Parsa Ezati, an 18-year-old student at Tesoro High, was 9 when he moved to the United States with his mother, Maryam Ashraf Nohegar, right, and their family. Photo by Steven Georges/CUSD Insider

Escape from Iran opened doors for Tesoro High grad

By Greg Mellen

While two teachers pinioned his friend’s arms, the eight-year-old boy was ordered to punch his friend in the face.

This was the state education at the school in Iran at the time — particularly acute and onerous if you were a child with special needs. At other times, the boy and classmates were threatened with being left in the school overnight for failed homework or assignments. Physical punishment was not uncommon.

“The teachers are bullies. They scare children. It’s a lot like prison,” said Tesoro High senior Parsa Ezati of some of his early memories of education.

Ezati’s mother, Maryam Ashrafnohagar, remembers it this way.

“My country is bad to women and children,” the Christian mother of Persian ethnicity said about life in the Islamic republic.

That is why, nine years ago, when Maryam and her children were allowed to travel to the United States with a temporary visitor’s visa, they chose not to return.

“I don’t want to come back,” Maryam said. “It’s not safe for my children and me.”

After spending a couple of weeks with family in Orange County, Maryam and the children moved into a motel room where they lived, while Maryam was able to find work in the Persian community.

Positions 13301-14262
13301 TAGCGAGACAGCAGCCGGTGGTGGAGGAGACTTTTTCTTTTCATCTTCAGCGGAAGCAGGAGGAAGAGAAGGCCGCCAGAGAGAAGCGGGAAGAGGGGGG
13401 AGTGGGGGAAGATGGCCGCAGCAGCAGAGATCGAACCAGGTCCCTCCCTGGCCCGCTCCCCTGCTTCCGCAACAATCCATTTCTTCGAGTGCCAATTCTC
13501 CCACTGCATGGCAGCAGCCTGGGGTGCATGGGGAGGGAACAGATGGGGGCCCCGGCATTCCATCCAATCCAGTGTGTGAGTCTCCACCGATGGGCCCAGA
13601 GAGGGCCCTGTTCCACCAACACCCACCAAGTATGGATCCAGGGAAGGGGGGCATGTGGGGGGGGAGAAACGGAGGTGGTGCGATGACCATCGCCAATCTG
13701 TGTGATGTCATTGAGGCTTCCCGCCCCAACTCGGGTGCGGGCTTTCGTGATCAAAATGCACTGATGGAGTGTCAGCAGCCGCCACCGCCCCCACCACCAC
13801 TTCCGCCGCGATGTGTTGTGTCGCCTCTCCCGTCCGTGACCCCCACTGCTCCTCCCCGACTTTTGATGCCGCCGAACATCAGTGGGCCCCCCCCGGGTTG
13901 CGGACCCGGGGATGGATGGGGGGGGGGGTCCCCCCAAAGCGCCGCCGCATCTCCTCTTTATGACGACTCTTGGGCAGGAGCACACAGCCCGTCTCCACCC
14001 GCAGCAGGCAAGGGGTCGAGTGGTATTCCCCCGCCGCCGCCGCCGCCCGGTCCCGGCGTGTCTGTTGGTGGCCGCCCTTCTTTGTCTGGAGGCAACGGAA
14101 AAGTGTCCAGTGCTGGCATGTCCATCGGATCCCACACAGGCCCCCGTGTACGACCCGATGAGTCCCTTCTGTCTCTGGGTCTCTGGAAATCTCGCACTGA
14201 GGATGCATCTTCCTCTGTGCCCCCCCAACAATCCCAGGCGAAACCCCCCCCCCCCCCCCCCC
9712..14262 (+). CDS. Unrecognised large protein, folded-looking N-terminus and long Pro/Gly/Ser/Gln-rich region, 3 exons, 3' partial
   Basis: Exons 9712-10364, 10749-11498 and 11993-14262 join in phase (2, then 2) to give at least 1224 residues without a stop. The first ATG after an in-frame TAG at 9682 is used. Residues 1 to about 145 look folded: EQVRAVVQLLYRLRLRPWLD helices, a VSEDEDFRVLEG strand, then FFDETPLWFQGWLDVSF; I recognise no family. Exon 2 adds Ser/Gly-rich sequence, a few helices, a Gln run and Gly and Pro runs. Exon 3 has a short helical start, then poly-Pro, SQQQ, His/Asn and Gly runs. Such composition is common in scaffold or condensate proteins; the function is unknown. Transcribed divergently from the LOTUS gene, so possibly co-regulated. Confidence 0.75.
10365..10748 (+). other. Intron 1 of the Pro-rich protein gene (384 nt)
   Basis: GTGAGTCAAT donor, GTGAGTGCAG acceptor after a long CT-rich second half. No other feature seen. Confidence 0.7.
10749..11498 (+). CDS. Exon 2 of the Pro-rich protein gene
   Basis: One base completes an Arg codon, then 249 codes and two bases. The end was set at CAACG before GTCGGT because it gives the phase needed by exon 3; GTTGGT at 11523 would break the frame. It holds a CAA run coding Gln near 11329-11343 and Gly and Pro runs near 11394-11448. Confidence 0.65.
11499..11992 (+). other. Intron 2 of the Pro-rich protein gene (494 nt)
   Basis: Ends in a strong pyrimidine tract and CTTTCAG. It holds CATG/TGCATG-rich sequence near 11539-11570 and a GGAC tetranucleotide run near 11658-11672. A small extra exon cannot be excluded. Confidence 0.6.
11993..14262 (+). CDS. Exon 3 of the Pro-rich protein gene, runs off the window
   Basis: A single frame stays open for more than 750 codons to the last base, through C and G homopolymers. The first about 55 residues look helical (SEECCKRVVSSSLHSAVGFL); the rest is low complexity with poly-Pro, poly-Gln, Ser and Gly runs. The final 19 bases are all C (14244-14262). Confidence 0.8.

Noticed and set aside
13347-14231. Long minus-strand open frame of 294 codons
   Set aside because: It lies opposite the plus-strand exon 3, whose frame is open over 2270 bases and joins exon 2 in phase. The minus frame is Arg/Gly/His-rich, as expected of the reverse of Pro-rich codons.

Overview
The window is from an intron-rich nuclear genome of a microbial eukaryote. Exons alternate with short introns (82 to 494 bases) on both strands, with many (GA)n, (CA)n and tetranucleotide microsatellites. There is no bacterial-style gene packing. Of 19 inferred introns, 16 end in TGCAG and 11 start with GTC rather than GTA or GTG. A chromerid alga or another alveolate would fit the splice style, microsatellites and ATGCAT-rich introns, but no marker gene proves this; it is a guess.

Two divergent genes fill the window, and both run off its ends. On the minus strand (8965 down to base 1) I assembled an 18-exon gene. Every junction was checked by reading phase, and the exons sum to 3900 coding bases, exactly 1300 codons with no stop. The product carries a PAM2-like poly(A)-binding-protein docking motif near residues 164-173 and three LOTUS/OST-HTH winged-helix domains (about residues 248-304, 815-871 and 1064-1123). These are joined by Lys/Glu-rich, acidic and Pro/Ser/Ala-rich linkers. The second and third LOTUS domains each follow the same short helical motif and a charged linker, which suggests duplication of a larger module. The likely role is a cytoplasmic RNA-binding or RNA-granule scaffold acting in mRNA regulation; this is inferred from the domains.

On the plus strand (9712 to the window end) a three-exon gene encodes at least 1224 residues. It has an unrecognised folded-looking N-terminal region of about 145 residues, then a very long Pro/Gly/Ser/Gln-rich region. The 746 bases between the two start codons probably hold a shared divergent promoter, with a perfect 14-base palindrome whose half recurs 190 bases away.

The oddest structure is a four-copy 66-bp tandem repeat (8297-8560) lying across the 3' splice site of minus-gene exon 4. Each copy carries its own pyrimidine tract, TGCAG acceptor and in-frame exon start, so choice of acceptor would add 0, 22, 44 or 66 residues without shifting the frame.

Parsa’s father, Torah Ezati, was allowed to leave and join his family about a year later and they moved into permanent housing in Las Flores.

Parsa Ezati, 18, center, talks about his time at Tesoro High with Kevin Corbett of Tesoro and his mother, Maryam Ashraf Nohegar.
Photo by Steven Georges/CUSD Insider

Transition and transformation

In the 2024-25 school year, Ezati, who is on the autism spectrum, will have the chance to enter college through the Adult Transition Program at Saddleback College in Mission Viejo. Thanks to Tesoro’s special education STEPS program (Structured Teaching Educating Prepared Students) he has gained opportunities his mother is convinced he would not have had otherwise.

“I’ve never had a student like him,” said Kevin Corbett, who has been teaching students with special needs at Tesoro since 2015, when he received his special education credential. “As a special ed teacher, I’ve seen too many stories of other countries where children are not given the opportunity to achieve.”

Although Iran diagnoses and educates children with disabilities and special needs, it can be haphazard. According to Humans Rights Watch, “Special schools that segregate children on the basis of disability do not guarantee children’s right to a quality, inclusive education.”

Due to stigma and social mores, special needs often go unreported. Human Rights Watch reported that of 14 million children registered in primary secondary schools in 2018-2019, only 150,000 of an estimated 1.5 million special needs children were registered as having special needs.

After moving to the United States, Ezati enrolled at Bathgate Elementary in Mission Viejo. The transition wasn’t smooth. Mayam and her kids did not speak English. Although Ezati speaks English well now and is gifted musically, he has developmental delays and was placed in special education.